The question of rather or not we actually needed our range hood came up when my fianceé and I were cleaning the kitchen. We were wiping off greasy film that had built up on the underside of the hood (Not a fun job might I add). As if some psychic connection existed, we simultaneously asked each other if we had ever used the hood. The answer was no. The house was built a few years ago and has an open kitchen design, ventilation comes naturally with high ceilings. The lighting on the kitchen ceiling is more than ample to illuminate the range. So the question remained, do we need a range hood
Turns out, you really don’t need it at all. They aren’t required by any building code and are really a matter of preference, ventilation and lighting. If we removed ours, we would have more room above the range for better access while cooking, a more open look and hopefully, easier cleaning! This would also give us the option of adding an additional storage cabinet above where the hood is now; allowing for a little more storage space for the less used kitchen items.
The pros of getting rid of the range hood started outweighing the cons of keeping it at all. There are some cons however that needed to be considered. We would have an unfinished wall if we removed the range hood and that would have to be dealt with. As well as the hole in the wall where the hood exhausts to the outside of the house. However, this opened up the possibility of adding that subway tile back splash that we really wanted! The tile back splash would be relatively easy to clean should grime build up and has a really neat look that we like. Additionally, we would never have to worry about the cost of replacing the range hood filter. One last push to finalize our decision was our desire for energy efficiency in the kitchen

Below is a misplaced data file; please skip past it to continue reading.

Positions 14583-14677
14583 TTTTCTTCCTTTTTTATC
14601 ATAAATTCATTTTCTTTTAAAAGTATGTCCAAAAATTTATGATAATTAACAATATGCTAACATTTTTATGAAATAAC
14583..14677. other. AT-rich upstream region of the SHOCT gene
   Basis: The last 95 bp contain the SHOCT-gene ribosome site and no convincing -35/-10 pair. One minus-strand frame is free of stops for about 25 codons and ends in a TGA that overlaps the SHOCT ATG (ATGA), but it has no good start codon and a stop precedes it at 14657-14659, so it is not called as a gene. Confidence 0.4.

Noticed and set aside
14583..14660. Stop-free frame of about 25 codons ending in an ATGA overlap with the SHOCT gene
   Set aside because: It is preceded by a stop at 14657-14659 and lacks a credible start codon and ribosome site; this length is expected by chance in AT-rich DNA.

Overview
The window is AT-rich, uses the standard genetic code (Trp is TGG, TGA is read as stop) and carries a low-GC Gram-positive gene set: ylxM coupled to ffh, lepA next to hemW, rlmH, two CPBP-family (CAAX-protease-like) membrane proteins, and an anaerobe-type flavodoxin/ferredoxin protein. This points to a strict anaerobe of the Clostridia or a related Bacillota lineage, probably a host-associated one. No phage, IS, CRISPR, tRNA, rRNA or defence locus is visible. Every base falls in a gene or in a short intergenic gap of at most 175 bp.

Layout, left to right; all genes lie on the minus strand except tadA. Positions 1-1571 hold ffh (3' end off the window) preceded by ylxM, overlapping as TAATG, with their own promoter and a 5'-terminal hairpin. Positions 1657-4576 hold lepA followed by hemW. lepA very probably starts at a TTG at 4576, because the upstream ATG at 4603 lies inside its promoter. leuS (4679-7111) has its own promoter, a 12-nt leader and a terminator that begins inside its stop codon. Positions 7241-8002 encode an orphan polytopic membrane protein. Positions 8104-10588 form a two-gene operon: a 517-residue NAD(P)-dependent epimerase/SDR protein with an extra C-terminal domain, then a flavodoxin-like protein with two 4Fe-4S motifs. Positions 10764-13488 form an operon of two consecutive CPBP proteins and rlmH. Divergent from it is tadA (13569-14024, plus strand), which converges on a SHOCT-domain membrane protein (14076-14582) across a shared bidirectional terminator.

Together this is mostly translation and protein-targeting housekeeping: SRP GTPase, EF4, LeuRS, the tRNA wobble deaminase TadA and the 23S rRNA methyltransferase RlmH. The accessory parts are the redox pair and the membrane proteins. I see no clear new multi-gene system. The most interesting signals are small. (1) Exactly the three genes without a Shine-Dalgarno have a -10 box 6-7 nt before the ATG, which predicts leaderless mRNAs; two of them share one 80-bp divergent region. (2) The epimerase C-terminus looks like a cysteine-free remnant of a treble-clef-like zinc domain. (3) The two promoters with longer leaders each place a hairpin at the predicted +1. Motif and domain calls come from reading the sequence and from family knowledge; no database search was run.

. This would be a good start, with one less fixture plugged into an outlet.
We didn’t want to rush into it without doing some planning of course. The removal of the fixture would pose a problem that would need to be dealt with; we would need to close up the hole that exhausts to the outside as soon as possible. As much as I love to do things myself, we decided that we would hire a handyman to close up the hole. But first we had to remove the range hood, this is how we did it:
Find your circuit breaker and turn off the power going to your range hood. We couldn’t figure out which one did this because they weren’t marked. We turned the fan on the hood and flipped the switches until we found the right one.
Then we removed the filter under the hood and unscrewed the panel.
It was at this point that I realized there was electrical wires that needed to be dealt with. I disconnected them and put the wire nuts back on the wires. We ended up terminating the wires and hiding them behind the new cabinet.
Lastly you have to unscrew the fixture from the wall. As soon as the last screw was removed, the hood came out easily.
Removing the range hood did take a little work and planning, but was well worth it! We are very happy with our new look in our kitchen and the extra space. If you are thinking about removing your range hood, make sure that you will have proper ventilation without it. It worked out great for us, but not everyone should remove their range hood. My biggest advice is to do your research before you get started. Cook with the range hood turned off to see if you can live without it.
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